Microplastics are small pieces of plastic less than 5mm (nanoplastics are 50µm-5mm) including of ‘nurdles’ (preproduction plastic pellets), ‘biobeads’ (nurdle size beads used in sewage treatment), microbeads and microfibers. The plastics come from a range of sources; cosmetics, sanitary items, clothing and road run off.
Estuaries and Microplastics
There have been a number of discrete projects looking at the microplastic content of the river and estuary;
- Kings College have found levels of microplastics in the sediment
- Royal Holloway and Natural History Museum have found microfibres in the stomachs of the aquatic life in the Estuary
- Exxpedition Round Britain 2017 carried out one trawl and found over 100 microbeads in the sample, a significant order higher than they found elsewhere.
- ZSL are currently monitoring spawning locations of fish species, the smelt, in the upper tidal river and are providing samples to Royal Holloway to discover the content of micro plastics.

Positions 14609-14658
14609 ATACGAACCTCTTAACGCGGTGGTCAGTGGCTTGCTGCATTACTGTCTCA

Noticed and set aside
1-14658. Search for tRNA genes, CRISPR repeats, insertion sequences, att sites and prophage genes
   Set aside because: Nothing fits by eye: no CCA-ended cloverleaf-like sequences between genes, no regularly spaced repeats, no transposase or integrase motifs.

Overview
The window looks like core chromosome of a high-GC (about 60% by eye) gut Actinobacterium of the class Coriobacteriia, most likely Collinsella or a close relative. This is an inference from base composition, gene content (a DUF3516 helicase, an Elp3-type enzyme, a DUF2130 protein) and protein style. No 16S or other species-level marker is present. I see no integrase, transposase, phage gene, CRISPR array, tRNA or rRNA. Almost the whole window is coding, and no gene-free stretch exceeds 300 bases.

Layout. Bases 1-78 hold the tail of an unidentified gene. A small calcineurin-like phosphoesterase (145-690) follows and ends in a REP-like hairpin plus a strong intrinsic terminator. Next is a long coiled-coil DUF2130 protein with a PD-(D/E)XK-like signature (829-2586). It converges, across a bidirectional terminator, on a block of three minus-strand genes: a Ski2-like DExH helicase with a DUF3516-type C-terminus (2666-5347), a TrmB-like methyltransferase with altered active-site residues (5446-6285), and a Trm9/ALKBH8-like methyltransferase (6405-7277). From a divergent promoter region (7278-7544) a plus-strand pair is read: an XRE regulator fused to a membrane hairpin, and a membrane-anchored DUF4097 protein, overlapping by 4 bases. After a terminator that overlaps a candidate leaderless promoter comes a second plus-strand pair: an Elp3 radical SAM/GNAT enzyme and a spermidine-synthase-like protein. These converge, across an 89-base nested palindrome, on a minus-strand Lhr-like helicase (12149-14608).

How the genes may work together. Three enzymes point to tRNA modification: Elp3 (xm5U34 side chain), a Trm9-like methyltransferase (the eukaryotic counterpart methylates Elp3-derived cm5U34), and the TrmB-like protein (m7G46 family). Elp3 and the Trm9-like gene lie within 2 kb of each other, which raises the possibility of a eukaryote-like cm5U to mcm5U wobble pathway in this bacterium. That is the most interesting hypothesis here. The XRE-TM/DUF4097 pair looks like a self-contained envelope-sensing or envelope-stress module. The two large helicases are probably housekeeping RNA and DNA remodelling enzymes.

There has been no strategic or temporal study of microbeads on the Thames or Medway Estuaries. However with the ban coming in 2018 presents a key point to start to monitor the improvement such interventions make on the environment.
Specific sites will be given to confirmed attendees, timings are for planning purposes. Weather may cause surveying to be cancelled.
Samples and dates
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